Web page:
Gap Detection in Auditory Cortex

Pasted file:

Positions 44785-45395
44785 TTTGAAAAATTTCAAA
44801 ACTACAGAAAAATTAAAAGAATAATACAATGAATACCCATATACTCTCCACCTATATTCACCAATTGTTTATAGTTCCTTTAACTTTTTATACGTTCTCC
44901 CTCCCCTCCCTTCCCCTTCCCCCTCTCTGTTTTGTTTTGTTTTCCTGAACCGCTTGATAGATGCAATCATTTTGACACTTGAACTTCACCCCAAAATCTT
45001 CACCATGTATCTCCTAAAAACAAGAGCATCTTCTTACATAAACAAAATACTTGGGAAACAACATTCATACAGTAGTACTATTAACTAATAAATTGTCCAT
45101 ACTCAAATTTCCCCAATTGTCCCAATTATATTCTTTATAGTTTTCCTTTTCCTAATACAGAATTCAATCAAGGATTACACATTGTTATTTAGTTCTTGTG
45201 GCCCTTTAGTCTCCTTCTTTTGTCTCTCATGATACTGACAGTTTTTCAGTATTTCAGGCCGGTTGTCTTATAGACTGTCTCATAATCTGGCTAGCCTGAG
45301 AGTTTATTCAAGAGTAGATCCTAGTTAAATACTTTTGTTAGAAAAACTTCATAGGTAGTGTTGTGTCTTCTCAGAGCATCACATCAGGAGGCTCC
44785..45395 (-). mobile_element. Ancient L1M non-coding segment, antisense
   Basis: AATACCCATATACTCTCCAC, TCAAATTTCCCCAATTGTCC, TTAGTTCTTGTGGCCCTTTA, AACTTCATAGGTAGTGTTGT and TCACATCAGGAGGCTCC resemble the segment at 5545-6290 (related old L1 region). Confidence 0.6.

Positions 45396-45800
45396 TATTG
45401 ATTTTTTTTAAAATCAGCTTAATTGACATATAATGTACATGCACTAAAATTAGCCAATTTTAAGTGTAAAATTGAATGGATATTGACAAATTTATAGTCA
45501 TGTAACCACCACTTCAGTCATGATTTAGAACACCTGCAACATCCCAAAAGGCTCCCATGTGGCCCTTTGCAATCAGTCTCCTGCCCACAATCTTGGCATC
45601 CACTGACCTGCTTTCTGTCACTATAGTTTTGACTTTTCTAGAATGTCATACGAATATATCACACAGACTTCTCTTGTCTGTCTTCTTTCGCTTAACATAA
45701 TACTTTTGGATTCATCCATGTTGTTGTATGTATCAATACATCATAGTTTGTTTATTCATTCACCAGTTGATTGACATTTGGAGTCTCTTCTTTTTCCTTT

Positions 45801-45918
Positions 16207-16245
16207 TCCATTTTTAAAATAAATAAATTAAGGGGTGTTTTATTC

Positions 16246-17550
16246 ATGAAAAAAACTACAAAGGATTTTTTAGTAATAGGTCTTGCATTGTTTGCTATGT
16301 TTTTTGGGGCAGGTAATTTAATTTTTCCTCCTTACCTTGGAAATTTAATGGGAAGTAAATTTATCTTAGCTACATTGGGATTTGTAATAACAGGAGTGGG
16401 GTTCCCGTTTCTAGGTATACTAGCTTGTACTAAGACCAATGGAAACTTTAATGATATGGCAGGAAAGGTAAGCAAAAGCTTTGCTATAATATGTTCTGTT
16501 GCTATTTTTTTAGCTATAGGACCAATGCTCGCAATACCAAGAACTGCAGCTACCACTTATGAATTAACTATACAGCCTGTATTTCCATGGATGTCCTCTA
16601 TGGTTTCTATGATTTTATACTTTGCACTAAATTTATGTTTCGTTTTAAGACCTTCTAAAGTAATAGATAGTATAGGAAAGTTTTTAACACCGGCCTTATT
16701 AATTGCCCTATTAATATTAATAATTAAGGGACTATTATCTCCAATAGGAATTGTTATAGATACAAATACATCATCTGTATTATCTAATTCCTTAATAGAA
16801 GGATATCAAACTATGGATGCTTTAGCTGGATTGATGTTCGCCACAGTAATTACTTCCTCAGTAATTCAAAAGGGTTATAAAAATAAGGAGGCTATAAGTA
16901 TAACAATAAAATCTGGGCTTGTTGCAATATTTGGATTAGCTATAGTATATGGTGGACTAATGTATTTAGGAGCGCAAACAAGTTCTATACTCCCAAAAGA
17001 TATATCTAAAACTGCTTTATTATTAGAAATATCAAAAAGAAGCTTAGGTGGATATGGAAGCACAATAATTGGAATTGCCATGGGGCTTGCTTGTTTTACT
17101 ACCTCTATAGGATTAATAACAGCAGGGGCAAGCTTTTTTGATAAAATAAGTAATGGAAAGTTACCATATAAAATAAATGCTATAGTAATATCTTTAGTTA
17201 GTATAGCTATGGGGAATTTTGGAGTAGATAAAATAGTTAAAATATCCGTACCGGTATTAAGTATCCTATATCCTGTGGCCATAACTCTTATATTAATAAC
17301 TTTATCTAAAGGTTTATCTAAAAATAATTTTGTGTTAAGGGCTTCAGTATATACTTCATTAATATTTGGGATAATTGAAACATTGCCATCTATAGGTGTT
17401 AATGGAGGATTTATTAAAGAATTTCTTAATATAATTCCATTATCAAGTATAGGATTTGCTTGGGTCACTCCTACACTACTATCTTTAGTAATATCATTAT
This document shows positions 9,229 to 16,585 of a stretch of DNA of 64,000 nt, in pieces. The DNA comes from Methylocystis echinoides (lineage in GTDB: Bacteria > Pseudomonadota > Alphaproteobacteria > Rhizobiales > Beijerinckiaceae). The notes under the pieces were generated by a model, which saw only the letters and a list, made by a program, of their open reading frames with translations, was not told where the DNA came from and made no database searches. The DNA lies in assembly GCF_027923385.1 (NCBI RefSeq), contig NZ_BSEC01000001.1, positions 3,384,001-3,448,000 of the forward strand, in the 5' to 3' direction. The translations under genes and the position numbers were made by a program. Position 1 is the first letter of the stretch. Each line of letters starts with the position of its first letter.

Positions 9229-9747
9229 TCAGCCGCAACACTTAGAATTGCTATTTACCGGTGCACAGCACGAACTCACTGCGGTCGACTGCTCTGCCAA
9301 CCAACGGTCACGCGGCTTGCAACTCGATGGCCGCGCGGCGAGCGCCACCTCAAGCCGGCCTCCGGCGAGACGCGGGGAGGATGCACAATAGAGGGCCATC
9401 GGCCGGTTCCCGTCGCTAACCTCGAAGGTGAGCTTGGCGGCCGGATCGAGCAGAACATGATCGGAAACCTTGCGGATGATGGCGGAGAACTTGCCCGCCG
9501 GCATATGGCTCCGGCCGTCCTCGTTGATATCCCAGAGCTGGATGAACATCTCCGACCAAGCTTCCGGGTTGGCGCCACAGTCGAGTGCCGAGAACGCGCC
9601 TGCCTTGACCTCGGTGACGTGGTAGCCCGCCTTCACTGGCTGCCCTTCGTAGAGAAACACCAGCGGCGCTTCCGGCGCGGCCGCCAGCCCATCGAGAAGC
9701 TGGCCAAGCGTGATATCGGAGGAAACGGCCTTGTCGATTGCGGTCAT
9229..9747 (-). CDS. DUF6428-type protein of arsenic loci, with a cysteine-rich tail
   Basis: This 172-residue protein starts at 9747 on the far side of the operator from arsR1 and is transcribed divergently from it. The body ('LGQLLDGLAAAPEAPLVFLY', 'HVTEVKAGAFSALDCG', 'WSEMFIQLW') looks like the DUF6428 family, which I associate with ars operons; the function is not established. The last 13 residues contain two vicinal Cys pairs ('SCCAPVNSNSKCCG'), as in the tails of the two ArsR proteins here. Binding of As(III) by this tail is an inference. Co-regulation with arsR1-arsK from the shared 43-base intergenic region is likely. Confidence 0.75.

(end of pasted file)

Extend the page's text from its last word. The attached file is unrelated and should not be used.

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Strong evidence supports that for older adults, hearing loss and difficulty with speech comprehension in noisy environments is the result of temporal processing deficits in central auditory structures such as the auditory cortex. There is a general canonical circuit model of layer by layer serial information flow through the auditory cortex from the thalamus, before information is projected back into inferior colliculus neurons. However the specific cortical circuits and cell types which regulate temporal processing through the auditory cortex are still unknown and not linked to behavior. The auditory cortex contributes to temporal acuity in receiving auditory stimuli. Temporal acuity is used, for example, for brief noise gap detection and discriminating between similar phonemes. Impairments to temporal activity can cause speech perception deficits. In this study, I tested gap detection behavior in mice. To do this, I measured how their startle responses were modulated by gaps in continuous background noise. The presence of the gap attenuates the startle response to the stimulus, so that measuring the startle response gives a measure of temporal acuity by assessing gap detection behavior. I used a technology called optogenetics to manipulate brain activity during this behavior. Optogenetics allows for the gaps to be paired with a laser pulse that silences auditory cortex neurons and allowed me to see how gap detection is impaired by temporally precise suppression of auditory cortex. By probing cortex circuit mechanisms through layer-specific optogenetic silencing before and after gap, I found that layer-specific silencing of auditory cortex neuron populations in layers four and five suggests behavior in accordance with the canonical model.